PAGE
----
A week ago, I was reading an article in the New York Post about yet another brutal New York Yankees loss, this time to the Oakland A's. The Yankees, thus far, have been a disappointment, considering their overall talent and payroll. After they were held to one hit against their opponent on this day, a few of the Yankees spoke out on the difficult spot in which the team had found itself.
First, Johnny Damon commented that his teammates were not finding luck during their at-bats and that things were just not going their way. Jorge Posada later professed to the media that luck is something that you go out and make for yourself, and said that his teammates had been "going through the motions as of late."
Last, but not least, battered relief pitcher Scott Proctor decided to change the course of his season by setting his cleats and baseball glove on fire, all in the name of cleansing and starting a new winning streak.
As you can see, there are a variety of ways to manage a losing streak and change your luck -- that is, if you believe in luck.
Traders are a superstitious breed and often put a great deal of faith into ritualistic behavior in the workplace. Some believe that luck can affect a trading week or month, and believe that something as simple as walking to work on the same side of streets can actually influence the outcome of whether they succeed on a given day.
I've had clients who refused to wear short-sleeved shirts in the summer because they felt that wearing long-sleeved sweaters enabled them to be successful throughout their careers. In other cases, I have known traders to smoke a specific number of cigarettes by a certain time each day in order for them to feel as if the smokes were giving them the best shot at success.
It is easy to find these ritualistic behaviors humorous and excessive from an objective perspective, but to the actual trader who has made millions, tinkering with their success formula can create severe anxiety and panic.
Professional athletes, much like traders, refuse to change their rituals while their performance is hot. They don't shave before games, they abstain from sexual activity, and at times they don't even wash their uniforms. "Crash Davis," the ballplayer in the movie
, said it best when he told a fellow teammate, "Never f--- with a winning streak."
Even during my hot streaks as a semi-professional ballplayer, I have fallen prey to such traditions as not washing my hat and always conducting the same stretching exercises before each at-bat. I have resisted my girlfriend's repeated requests to wash my hat, all in the name of a hitting streak.
At the root of all of these obsessions and rituals is the prevention of anxiety during a complex or stressful activity. In any profession that is rooted in daily performance outcomes that are monitored by others, we are all looking for a mental edge. We try to reduce our anxiety level by whatever means possible so our performance is not impaired.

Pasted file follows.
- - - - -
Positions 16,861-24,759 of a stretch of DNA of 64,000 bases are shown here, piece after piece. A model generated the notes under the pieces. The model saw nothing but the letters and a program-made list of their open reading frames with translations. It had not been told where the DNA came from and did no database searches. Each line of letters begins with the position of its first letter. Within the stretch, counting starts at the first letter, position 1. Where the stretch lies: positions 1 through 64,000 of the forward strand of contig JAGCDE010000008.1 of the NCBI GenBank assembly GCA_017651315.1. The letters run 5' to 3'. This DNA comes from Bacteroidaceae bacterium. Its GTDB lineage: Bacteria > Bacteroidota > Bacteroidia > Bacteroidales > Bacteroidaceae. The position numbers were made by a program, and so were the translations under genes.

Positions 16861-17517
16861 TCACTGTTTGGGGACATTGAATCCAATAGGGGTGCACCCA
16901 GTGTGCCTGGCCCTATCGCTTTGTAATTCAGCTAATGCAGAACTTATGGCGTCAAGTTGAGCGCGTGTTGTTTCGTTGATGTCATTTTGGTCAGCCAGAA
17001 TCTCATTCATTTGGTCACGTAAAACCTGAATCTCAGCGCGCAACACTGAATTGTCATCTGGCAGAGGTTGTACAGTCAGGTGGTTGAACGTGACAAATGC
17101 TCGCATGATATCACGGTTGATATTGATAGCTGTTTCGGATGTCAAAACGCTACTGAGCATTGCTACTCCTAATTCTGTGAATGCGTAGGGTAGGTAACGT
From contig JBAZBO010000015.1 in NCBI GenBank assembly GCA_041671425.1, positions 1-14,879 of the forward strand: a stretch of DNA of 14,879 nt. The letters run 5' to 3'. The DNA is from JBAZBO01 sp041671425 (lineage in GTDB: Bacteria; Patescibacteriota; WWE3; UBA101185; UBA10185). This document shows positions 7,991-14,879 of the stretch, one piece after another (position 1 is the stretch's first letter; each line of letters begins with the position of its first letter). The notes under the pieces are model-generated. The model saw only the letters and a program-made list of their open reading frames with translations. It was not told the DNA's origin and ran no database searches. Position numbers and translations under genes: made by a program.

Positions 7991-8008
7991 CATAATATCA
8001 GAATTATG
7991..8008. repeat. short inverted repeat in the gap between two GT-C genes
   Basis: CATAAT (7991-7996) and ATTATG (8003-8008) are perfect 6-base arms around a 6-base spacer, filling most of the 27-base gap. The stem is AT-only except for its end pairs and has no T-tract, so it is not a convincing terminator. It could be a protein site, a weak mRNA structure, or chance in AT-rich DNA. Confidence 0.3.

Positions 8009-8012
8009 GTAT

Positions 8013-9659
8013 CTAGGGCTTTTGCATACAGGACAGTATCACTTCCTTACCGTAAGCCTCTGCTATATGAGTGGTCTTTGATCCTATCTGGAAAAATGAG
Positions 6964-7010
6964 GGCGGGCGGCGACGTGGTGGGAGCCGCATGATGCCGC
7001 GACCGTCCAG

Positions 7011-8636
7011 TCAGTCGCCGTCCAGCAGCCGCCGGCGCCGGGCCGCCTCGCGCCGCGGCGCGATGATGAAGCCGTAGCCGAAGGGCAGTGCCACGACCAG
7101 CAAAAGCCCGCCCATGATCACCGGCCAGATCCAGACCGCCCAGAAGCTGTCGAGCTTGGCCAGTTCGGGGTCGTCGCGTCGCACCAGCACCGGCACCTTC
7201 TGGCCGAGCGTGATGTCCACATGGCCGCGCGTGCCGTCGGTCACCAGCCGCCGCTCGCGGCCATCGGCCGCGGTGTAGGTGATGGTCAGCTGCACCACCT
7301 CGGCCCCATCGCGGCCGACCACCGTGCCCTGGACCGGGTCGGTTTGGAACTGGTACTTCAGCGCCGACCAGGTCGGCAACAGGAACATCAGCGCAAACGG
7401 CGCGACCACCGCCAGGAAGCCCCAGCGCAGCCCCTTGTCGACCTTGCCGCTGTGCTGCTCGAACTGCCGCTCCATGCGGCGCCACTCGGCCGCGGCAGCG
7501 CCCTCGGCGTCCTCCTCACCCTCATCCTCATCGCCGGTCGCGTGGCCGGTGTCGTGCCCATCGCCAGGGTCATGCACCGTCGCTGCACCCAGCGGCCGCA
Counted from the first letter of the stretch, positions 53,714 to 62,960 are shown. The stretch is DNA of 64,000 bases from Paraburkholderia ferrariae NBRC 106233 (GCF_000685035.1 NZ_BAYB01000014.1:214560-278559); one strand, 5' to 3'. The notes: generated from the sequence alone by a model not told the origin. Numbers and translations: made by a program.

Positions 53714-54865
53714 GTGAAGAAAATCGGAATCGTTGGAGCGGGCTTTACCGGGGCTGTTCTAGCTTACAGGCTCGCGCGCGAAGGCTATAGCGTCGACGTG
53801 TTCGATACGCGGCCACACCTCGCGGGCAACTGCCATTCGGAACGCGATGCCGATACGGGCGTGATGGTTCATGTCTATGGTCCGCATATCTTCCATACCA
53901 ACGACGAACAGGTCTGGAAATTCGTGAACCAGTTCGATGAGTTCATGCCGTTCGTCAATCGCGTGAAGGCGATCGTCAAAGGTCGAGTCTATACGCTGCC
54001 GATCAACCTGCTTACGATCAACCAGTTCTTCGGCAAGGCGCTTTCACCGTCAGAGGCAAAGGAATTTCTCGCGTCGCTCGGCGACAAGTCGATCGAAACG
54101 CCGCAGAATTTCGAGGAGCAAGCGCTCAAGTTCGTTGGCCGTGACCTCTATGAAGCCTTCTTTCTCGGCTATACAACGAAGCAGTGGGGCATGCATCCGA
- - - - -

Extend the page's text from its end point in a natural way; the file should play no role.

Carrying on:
In my experience, I believe rituals are great when things are uncertain and you are on a losing streak. Scott Proctor of the Yankees is looking to make a psychological change for the better by burning his cleats and baseball mitt. He can now compartmentalize his bad performance and feel as though he is a new player, ready to perform at an optimal level. However, rituals tend to be easily discarded once the streak dies and the individual realizes that he or she has as much control over the outcome as the gods of luck do!
I invite you to send me some daily rituals that get you through each day, and I will post them in a later column.
Please write to the Stock Doc with your trading, emotional or investing dilemmas. Dr. Cass always welcomes comments and stories, for which he'll try to offer solutions in later columns.
Cass is a performance enhancement coach and clinical psychologist for Catalyst Strategies Group (
) who specializes in working directly with individual and teams of senior investment executives, including high-profile CEOs, top hedge fund and prop traders, investors, and financial advisors to help them achieve their financial and personal goals. He works to modify behaviors that are hampering their performance and to give them the mental edge within competitive work environments. He is a licensed clinical psychologist and an expert on the use of psychology in the financial services industry. He has conducted behavioral healthcare studies on retail stockbrokers that indicated that 23 percent of the group measured met criteria for major depression. His research has been presented at both national and international conferences (APA, ICPP). He is a major contributor to columns in On Wall Street Magazine and Traderdaily.com. Cass has also conducted workshops with the Securities Industry Association, Money Management Institute, Trader Monthly Magazine's Peak Performance Workshop, The Wall Street Branch Managers Meeting at the Federal Reserve Bank of New York, and the London Bullion Market Association, the Silver & Zinc Association, the Investment Management Consultants Association (IMCA), and the Investment Products Association (IPA).
He has appeared in the following media: The Today Show, Fox News Live, New York Magazine, Businessweek, Lou Dobbs Moneyline CNN,CNN money.com, CNBC London, Financial Times, London Financial Weekly, Washington Post Radio, NY Newsday, On Wall Street Magazine, E-Trade "On Air," BBC Radio, Reuter's Business Newswire, New York Times, Boston Globe, Absolute Return Magazine.